For years, many individuals have joked that just looking at food makes them gain weight. Well, maybe the joke was not too far of the mark.... Recent research found that just looking at and smelling food triggers the release of insulin.
In other words, just the sensory cues of food are enough to stimulate receptors in the brain and the nervous system to result in the pancreas secreting insulin. This is what normally happens in healthy individuals - and it's called the cephalic phase of insulin release.
Interestingly, in very overweight (obese) humans and mice, this response can be impaired.
From Science Daily: The mere sight of a meal triggers an inflammatory response in the brain
Even before carbohydrates reach the bloodstream, the very sight and smell of a meal trigger the release of insulin. For the first time, researchers from the University of Basel and University Hospital Basel have shown that this insulin release depends on a short-term inflammatory response that takes place in these circumstances.
In overweight individuals, however, this inflammatory response is so excessive that it can impair insulin secretion.
Even the anticipation of a forthcoming meal triggers a series of responses in the body, perhaps the most familiar of which is the watering of the mouth. But the hormone insulin, which regulates blood sugar, also arrives on the scene even before we tuck into the first mouthful of food. Experts refer to this as the neurally mediated (or cephalic) phase of insulin secretion.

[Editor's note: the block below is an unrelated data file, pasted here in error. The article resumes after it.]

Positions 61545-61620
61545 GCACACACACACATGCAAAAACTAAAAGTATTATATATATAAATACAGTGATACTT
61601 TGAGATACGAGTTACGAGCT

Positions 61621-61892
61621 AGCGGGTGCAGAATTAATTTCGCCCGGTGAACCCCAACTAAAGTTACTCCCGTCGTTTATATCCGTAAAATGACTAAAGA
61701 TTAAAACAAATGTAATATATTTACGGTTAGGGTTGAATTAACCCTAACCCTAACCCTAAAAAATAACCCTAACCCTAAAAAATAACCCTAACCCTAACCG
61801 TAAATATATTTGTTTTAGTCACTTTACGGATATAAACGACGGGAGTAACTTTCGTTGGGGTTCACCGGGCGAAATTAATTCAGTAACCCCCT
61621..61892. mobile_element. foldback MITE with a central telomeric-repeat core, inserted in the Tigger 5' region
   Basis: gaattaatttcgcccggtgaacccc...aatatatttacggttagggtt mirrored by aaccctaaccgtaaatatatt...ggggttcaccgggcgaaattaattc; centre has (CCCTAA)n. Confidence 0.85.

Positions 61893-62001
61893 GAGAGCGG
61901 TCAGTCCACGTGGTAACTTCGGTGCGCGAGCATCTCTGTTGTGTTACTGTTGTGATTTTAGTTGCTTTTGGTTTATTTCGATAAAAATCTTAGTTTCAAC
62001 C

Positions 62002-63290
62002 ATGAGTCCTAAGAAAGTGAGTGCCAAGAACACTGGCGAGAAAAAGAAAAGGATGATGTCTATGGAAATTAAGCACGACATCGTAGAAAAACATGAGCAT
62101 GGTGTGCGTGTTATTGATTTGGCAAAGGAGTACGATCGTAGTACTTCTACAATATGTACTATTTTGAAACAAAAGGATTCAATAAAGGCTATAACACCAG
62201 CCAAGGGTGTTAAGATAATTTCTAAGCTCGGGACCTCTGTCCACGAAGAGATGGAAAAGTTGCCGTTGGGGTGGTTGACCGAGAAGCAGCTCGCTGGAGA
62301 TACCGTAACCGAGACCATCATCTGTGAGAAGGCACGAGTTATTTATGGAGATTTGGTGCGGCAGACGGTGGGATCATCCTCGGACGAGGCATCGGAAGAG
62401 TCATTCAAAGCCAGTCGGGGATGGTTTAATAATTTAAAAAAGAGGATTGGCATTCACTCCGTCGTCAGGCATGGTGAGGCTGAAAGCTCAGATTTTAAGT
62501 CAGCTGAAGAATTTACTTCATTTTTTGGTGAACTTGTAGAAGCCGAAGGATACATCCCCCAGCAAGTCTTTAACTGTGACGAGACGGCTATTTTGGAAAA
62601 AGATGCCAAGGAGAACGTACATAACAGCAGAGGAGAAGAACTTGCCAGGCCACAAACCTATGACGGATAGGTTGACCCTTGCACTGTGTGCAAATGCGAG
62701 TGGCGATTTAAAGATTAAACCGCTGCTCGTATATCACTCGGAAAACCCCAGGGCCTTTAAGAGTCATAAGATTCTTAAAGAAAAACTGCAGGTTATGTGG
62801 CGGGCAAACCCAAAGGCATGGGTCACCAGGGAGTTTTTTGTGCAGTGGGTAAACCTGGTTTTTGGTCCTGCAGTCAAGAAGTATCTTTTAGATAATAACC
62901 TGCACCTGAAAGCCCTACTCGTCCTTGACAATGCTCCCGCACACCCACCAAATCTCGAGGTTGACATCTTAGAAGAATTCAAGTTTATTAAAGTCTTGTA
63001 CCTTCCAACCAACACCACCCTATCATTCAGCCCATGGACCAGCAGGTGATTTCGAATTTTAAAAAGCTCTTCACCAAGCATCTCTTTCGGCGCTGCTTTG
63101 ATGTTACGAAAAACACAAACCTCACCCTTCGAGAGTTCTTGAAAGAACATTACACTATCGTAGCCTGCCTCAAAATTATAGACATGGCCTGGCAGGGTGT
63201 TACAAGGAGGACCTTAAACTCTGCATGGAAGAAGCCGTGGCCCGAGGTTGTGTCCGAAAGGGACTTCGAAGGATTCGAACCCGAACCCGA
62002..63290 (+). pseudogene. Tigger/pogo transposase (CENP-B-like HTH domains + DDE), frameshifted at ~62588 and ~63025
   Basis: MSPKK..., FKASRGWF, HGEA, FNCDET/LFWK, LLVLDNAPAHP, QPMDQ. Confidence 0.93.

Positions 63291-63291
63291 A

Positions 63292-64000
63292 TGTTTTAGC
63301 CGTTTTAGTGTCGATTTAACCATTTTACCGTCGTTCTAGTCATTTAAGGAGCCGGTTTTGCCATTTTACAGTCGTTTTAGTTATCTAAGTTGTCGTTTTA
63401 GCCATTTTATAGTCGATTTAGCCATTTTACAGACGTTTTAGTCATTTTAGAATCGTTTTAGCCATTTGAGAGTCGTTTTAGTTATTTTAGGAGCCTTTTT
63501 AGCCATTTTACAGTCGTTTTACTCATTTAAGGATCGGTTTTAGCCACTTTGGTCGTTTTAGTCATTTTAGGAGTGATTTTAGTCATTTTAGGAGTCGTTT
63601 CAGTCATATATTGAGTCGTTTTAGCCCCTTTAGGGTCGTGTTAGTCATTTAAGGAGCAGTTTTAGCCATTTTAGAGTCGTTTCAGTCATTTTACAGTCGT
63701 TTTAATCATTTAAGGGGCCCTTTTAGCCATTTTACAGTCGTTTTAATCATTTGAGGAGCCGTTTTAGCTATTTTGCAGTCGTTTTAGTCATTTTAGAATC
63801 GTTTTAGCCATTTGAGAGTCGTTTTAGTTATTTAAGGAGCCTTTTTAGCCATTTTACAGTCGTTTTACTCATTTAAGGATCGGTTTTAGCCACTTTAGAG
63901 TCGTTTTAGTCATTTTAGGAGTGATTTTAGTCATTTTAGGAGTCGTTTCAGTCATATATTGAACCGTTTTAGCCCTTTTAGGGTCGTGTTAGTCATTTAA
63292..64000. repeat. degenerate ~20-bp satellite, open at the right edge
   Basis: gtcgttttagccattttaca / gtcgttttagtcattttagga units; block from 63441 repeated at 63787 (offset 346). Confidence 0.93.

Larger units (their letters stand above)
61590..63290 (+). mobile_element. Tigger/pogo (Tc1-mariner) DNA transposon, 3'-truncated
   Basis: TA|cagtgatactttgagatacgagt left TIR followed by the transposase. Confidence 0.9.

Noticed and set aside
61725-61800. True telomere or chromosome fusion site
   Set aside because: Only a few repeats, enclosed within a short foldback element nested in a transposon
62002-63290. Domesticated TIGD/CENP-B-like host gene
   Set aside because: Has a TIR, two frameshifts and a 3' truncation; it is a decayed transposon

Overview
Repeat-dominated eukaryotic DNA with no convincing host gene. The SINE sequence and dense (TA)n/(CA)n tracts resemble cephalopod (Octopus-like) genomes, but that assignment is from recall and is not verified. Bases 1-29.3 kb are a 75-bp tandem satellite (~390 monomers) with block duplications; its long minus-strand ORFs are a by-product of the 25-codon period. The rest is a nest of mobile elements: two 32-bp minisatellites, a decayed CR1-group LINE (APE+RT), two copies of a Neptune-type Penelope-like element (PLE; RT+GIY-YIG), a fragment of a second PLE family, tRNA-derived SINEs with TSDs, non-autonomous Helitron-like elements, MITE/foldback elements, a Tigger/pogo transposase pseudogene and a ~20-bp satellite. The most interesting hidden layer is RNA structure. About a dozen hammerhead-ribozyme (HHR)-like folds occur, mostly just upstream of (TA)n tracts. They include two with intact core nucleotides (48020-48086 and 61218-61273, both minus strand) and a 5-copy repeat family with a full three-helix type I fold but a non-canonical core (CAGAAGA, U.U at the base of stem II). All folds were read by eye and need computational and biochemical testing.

Meal stimulates immune defense
In the past, however, it was unclear how the sensory perception of a meal generated a signal to the pancreas to ramp up insulin production. Now, researchers from the University of Basel and University Hospital Basel have identified an important piece of the puzzle: an inflammatory factor known as interleukin 1 beta (IL1B), which is also involved in the immune response to pathogens or in tissue damage. The team have reported their findings in the journal Cell Metabolism.
"The fact that this inflammatory factor is responsible for a considerable proportion of normal insulin secretion in healthy individuals is surprising, because it's also involved in the development of type 2 diabetes," explains study leader Professor Marc Donath from the Department of Biomedicine and the Clinic of Endocrinology.
Short-lived inflammatory response
Circumstances are different when it comes to neurally mediated insulin secretion: "The smell and sight of a meal stimulate specific immune cells in the brain known as the microglia," says study author Dr. Sophia Wiedemann, resident physician for internal medicine. "These cells briefly secrete IL1B, which in turn affects the autonomic nervous system via the vagus nerve." This system then relays the signal to the site of insulin secretion -- that is, the pancreas.